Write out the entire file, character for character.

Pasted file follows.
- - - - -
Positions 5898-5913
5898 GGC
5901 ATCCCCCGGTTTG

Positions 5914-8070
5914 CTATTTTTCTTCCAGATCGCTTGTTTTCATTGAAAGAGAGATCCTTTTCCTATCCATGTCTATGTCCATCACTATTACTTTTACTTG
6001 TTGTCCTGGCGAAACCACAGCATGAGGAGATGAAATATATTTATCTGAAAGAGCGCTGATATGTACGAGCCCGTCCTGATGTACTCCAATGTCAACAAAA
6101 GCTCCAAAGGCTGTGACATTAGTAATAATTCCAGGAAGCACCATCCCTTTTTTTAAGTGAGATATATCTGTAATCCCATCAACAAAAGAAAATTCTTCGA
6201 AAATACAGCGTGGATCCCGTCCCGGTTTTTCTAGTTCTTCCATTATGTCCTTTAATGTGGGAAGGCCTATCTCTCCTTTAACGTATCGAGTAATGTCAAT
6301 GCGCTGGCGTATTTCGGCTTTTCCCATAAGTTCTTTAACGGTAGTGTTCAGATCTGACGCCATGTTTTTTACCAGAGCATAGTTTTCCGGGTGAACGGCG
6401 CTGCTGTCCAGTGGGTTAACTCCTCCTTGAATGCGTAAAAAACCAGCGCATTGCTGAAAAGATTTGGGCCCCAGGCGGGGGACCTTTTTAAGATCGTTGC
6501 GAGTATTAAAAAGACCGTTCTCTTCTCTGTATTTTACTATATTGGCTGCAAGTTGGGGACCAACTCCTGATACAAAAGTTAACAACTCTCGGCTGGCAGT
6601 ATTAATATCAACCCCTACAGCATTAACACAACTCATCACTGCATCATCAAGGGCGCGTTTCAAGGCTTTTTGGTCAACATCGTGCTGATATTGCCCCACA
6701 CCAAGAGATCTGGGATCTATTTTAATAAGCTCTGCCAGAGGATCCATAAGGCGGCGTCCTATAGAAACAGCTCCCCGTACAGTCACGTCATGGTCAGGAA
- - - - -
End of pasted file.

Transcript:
Positions 5898-5913
5898 GGC
5901 ATCCCCCGGTTTG

Positions 5914-8070
5914 CTATTTTTCTTCCAGATCGCTTGTTTTCATTGAAAGAGAGATCCTTTTCCTATCCATGTCTATGTCCATCACTATTACTTTTACTTG
6001 TTGTCCTGGCGAAACCACAGCATGAGGAGATGAAATATATTTATCTGAAAGAGCGCTGATATGTACGAGCCCGTCCTGATGTACTCCAATGTCAACAAAA
6101 GCTCCAAAGGCTGTGACATTAGTAATAATTCCAGGAAGCACCATCCCTTTTTTTAAGTGAGATATATCTGTAATCCCATCAACAAAAGAAAATTCTTCGA
6201 AAATACAGCGTGGATCCCGTCCCGGTTTTTCTAGTTCTTCCATTATGTCCTTTAATGTGGGAAGGCCTATCTCTCCTTTAACGTATCGAGTAATGTCAAT
6301 GCGCTGGCGTATTTCGGCTTTTCCCATAAGTTCTTTAACGGTAGTGTTCAGATCTGACGCCATGTTTTTTACCAGAGCATAGTTTTCCGGGTGAACGGCG
6401 CTGCTGTCCAGTGGGTTAACTCCTCCTTGAATGCGTAAAAAACCAGCGCATTGCTGAAAAGATTTGGGCCCCAGGCGGGGGACCTTTTTAAGATCGTTGC
6501 GAGTATTAAAAAGACCGTTCTCTTCTCTGTATTTTACTATATTGGCTGCAAGTTGGGGACCAACTCCTGATACAAAAGTTAACAACTCTCGGCTGGCAGT
6601 ATTAATATCAACCCCTACAGCATTAACACAACTCATCACTGCATCATCAAGGGCGCGTTTCAAGGCTTTTTGGTCAACATCGTGCTGATATTGCCCCACA
6701 CCAAGAGATCTGGGATCTATTTTAATAAGCTCTGCCAGAGGATCCATAAGGCGGCGTCCTATAGAAACAGCTCCCCGTACAGTCACGTCATGGTCAGGAA